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Elizabeth Ahlfors

The Time Is Now

“Hidden Treasures: The Songs of Larry Kerchner”
Benefiting The Michael Feinstein Great American Songbook Initiative and The Mabel
Mercer Foundation
York Theatre (at St. Peter’s),
619 Lexington Avenue at East 54 Street). 212-935-5821
November 5, 2012
Reviewed by Elizabeth Ahlfors November 5, 2012

“Hidden Treasure” cast members at the York Theater. Photo by Stephen Sorokoff

Times change but human sentiments remain. From Cole Porter to Dolly Parton, the best songwriters are craftsmen who fit expansive universal feelings to music in a straightforward way. They appeal to the man in the street. They stamp the zeitgeist of jubilation, fury, romance, heartbreak, humor, depression, treasured memories and secret dreams of everyday people. Some songs linger on to become standards that touch audiences for years and even generations.

While the 1920’s through the 1950’s are usually considered the golden years of the Great American Songbook, some contemporary songwriters continue to respect the classic form and rhythms, reflecting modern experiences. One example is Larry Kerchner, a talented composer, lyricist, arranger, producer, and conductor from Delaware.

In a one-night-only benefit for The Michael Feinstein Great American Songbook Initiative and The Mabel Mercer Foundation, 22 of Kerchner’s songs were performed by a lineup of formidable singers and a grade-A sextet led by musical director/pianist, Hubert “Tex” Arnold. Fluently directed by Raissa Katona Bennett, Kerchner’s songs displayed a banquet of comedy, sensuality, country, and sentiment.

Larry Kerchner at the York Theater. Photo by Stephen Sorokoff

Framing the show were two toe-tappers performed by Dennis Chiccino. “Uptown” swung the show into action with a Harlem feel. To close, Chiccino ignited a red-hot spark in, “Down At Mama Jones,” calling the whole cast onstage with him for a fiery finale. Also in a swinging mood was high school junior, Nick Ziobro, winner of the 2012 Michael Feinstein Great American Songbook Initiative. He did his homework on the canon of Ol’ Blue Eyes, smoothly working the stage with Kerchner’s finger-snapping, “Sinatra.”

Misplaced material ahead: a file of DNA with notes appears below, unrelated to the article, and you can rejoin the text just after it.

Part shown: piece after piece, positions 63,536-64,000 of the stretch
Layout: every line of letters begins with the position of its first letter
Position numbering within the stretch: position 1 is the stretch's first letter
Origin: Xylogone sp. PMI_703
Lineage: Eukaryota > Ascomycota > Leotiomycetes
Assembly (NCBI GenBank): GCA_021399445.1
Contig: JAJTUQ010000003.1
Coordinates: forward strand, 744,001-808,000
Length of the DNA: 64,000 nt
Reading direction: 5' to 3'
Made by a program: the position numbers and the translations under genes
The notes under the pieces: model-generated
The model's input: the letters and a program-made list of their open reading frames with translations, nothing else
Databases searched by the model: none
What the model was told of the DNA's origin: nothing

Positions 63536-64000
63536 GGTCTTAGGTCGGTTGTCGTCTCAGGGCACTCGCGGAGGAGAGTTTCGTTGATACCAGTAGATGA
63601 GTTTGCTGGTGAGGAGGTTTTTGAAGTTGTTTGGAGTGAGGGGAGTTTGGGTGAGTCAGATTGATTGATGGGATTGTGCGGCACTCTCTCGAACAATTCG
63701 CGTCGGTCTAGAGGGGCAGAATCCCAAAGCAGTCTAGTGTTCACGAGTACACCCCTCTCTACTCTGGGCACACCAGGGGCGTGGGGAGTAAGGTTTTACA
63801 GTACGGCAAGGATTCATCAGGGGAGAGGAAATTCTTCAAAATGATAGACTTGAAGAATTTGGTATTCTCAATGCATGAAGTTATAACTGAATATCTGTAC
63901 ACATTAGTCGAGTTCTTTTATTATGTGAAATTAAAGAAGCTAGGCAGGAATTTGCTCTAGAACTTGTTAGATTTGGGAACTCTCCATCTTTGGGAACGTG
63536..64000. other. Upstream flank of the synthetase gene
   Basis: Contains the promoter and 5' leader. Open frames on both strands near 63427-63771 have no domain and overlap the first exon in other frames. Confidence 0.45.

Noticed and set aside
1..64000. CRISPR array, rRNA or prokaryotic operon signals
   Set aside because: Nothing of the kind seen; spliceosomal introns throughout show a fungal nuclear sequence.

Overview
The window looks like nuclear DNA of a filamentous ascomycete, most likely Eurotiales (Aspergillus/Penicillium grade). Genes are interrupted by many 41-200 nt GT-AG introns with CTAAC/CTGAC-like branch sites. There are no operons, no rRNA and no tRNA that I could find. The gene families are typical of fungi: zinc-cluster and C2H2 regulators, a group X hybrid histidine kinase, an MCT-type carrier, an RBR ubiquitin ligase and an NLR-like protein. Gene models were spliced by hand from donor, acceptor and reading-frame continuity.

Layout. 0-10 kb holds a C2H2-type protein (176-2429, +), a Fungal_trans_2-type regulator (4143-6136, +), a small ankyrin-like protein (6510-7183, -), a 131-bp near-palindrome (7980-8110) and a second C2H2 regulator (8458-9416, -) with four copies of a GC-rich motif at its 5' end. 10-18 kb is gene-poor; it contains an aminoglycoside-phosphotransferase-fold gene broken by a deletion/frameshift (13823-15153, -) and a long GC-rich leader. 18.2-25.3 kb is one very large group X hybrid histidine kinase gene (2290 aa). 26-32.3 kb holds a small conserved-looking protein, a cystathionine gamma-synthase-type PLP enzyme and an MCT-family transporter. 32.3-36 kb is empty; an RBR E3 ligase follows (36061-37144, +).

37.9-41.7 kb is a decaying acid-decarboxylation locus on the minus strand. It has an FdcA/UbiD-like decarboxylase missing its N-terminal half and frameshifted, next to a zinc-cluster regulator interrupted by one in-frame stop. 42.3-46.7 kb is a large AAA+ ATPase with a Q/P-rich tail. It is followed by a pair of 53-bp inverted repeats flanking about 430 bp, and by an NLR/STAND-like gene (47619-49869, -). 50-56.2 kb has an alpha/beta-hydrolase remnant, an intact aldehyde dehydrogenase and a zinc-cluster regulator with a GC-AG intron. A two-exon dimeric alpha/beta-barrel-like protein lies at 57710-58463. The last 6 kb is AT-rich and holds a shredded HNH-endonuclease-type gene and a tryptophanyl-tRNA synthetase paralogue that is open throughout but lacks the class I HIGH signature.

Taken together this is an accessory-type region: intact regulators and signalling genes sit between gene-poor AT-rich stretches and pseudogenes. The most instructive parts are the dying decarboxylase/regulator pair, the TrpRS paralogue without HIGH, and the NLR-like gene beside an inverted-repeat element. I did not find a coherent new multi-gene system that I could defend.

Kerchner persuasively delves into diverse genres. Substituting for La Tanya Hall, Laurel Massé was a knockout with the sensuous, “Wicked Thoughts.” Jazz violinist Sara Caswell played her haunting violin behind Hilary Kole’s provocative lure of “The Gypsy.” Undeniably romantic was “The Measure of My Love” sung by Kevin Spirtas as well as Eric Rudy and Stacy Sullivan’s duet, “If You Believe.” Shana Farr elegantly interpreted the charm of, “Somewhere in Time” (written with John Barry). Jill O’Hara’s swaying boss beat with, “The Time Is Now” and Raissa Katona Bennett’s, “The Story of My Life,” were both enveloped by meditative drama.

Honest feelings of sincerity without melodramatic edges were at the heart of Tom Vaughn’s touching delivery of, “Home” while Caitlin Kerchner (the songwriter’s daughter), neatly developed the sweet nostalgia of her childhood doll, “Raggedy Ann.” Karen Oberlin’s rendition of “Winter in Manhattan” portrayed all the markings that make a holiday classic. If you remember Jimmy Durante, you had to smile as Massé recalled his traditional show-closer, “Goodnight, Mrs. Calabash.” Producer Sandi Durell and Randie Lavine-Miller reminisced like “Old Friends” and Eric Comstock and Barbara Fasano were convincingly, “Still Friends.”

Picking up the pace, Colleen McHugh nailed the down-home sass and snap in, “Just What’s On the Menu’ (“-- that’s all that I can serve/ ‘Cause I am not that kind of girl, and I think you got your nerve!). This waitress lament could place its name on the Country Top Ten. Ditto with Erica Scanlon Harr’s cheeky R&B flavored, “Ring, Ring.” (“And, zing! Here’s your wake-up call!”), telling her wayward man he’s busted! Sidney Myer’s hilarious “A Jewish Christmas” was priceless. Also hilarious was Jeff Harnar’s Eastern European accented, “What’s Your Phobia?” (“Does your phobia/ Involve a problem down below-bia?/ Perhaps it’s in your frontal lobe-ia/ I could check you head-to-toe-bia”).

“Yip” Harburg said: “Words make you think thoughts. Music makes you feel a feeling. But a song makes you feel a thought.” Larry Kerchner’s music reflects these sentiments just as Donald Smith treasured them through the Mabel Mercer Foundation and as Michael Feinstein devotes his efforts to his Great American Songbook Initiative.

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